Winners of the European e-inclusion awards to be announced at the Digital Agenda Assembly on Friday 22 June
A part of the Digital Agenda on Enhancing digital skills proposes a series of measures to promote take-up of digital technologies by potentially disadvantaged groups, such as elderly, lower-skilled, unemployed or people with disability. The latest Digital Agenda scoreboard shows that 25% of the EU population still lacks IT skills and only 53% are confident that their computer and Internet skills are sufficient if they need to change or find a new job within a year.
The eInclusion awards were established by the European Commission in order to discover organisations and individuals across Europe who champion new technology and harness the potential of the Internet as a means of improving prospects, increasing employability and meeting today’s complex social and economic challenges.
THE FINALISTS ARE:
Category: 'I am part of IT' – personal stories, small organisations/ individual
- Elton Kalica, Italy – an impressive story of personal empowerment and reskilling through ICT. A story of a young migrant who, in a new country found himself in trouble and eventually in prison. He was given a chance and through learning ICT skills has improved his capabilities, achieved a University degree, found a good job and a created a new life.
- Rosanna Nazir and Nila Sari, The Netherlands - women & youth employability and ICT as a personal empowerment tool as well as for wider social innovation and community impact. Great partnership model with some leading companies.
- Joy Matthews, 75 year old from Wales, UK, is using ICT to make real changes. It gave her voice she wouldn’t have otherwise. She empowered herself and her community. "E-inclusion training has led to so many different ways I can get involved with my local community and lobby on issues I am passionate about".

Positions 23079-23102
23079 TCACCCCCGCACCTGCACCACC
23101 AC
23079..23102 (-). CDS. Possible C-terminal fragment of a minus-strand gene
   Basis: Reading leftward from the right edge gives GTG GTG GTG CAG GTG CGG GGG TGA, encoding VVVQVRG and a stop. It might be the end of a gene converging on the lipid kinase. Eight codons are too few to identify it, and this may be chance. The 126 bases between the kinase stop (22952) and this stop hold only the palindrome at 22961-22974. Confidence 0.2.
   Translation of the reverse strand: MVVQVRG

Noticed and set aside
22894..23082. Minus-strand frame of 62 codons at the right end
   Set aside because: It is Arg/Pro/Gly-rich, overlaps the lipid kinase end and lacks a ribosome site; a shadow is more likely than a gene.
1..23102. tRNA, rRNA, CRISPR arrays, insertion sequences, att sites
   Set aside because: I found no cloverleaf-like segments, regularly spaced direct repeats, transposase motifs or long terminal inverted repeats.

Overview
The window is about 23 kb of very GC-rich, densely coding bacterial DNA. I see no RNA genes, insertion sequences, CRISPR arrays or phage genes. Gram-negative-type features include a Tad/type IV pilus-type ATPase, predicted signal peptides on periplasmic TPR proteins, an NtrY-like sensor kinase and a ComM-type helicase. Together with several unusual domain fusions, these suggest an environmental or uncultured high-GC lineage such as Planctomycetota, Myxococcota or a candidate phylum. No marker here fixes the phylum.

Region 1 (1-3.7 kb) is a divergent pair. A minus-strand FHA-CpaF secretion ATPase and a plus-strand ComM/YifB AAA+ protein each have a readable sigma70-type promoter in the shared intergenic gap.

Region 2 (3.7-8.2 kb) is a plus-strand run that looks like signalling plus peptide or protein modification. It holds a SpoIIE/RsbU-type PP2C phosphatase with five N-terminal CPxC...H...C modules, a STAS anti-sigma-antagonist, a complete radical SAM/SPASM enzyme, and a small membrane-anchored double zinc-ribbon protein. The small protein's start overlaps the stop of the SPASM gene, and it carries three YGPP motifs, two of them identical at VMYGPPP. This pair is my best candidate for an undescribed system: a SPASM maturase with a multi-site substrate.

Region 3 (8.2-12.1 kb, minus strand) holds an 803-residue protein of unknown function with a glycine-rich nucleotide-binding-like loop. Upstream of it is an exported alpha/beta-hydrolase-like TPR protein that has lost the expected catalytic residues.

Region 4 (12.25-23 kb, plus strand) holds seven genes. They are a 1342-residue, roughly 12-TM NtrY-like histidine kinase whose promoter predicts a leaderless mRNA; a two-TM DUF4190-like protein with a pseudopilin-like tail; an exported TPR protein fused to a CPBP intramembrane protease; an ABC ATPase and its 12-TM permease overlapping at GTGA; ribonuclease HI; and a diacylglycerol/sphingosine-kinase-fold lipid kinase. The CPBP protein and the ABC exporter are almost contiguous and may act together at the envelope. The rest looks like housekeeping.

Category: 'I am part of IT' – personal stories, big organisations
- Angela Gallagher, Ireland (Age Action) - "The online world is a godsend to those of us who find ourselves living alone. I hope to spread that message to as many of my peers as possible who do not have access to technology, yet who have an extraordinary knowledge of e.g. social history". Angela has written over 60 blog posts on Wordpress in the past 14 months that have been read by over 16,000 people.
- Siemon Dekelver, Belgium (WAI-Not) – a story about ability, not disability. A lesson that empowering an individual also helps the society to become more inclusive. The initiative provides mentally challenged young people with secure web-based communication tools so they can learn ICT skills, improve their quality of life and increase their levels of social interactivity.
- Marek Sikora, Czech Republic – the first visually impaired ECDL (European Computer Driving Licence) tester in the Czech Republic. Marek set up a not-for-profit organisation Eye-T.cz to make ICT skills tests accessible to visually impaired people in the Czech Republic.
Category: 'Be part of IT' – small organisations
- Knowledge Economy Project (KEP), Romania – an ICT-driven eco-system with the potential to improve the socio-economic situation of 1.8 million people in Romania. It aims to reduce the IT skills gap between urban and rural areas through eLearning programmes and training. Benefits everyone from housewives to entrepreneurs. Boosts skills and employability and transforms public services like healthcare and education to be fit for purpose.
- Storybook Dads, UK – The judges felt this was a simple yet ingenious way to use the internet to improve lives of families where a parent is in prison. Technology enables imprisoned parents to record bedtime stories for their children in order to maintain the important parent/child bond - even if the parents are away for a long period of time. The initiative has been proven to reduce reoffending.
- Inforum, Hungary – intergenerational ICT competition. Shows why kids and grandparents can win working together. Readily replicable and simply impactful.
Category: 'Be part of IT' – big organisations
- Barcelona Activa, Spain – Barcelona Activa is the local development agency for the Barcelona area and actively promotes ICT skills, training and environments for digital inclusion, employability and competitiveness.
- The Information Society Development Foundation (FRSI), Poland – local libraries as agents for digital change. For underserved communities to be able to fully participate in economic, educational, cultural and social relationships and community life.
- UK Online centres – large scale, comprehensive digital initiative which helps communities tackle social and digital exclusion. There is a network of 3,800 community based centres across the United Kingdom, all working to help more people make the most of online life.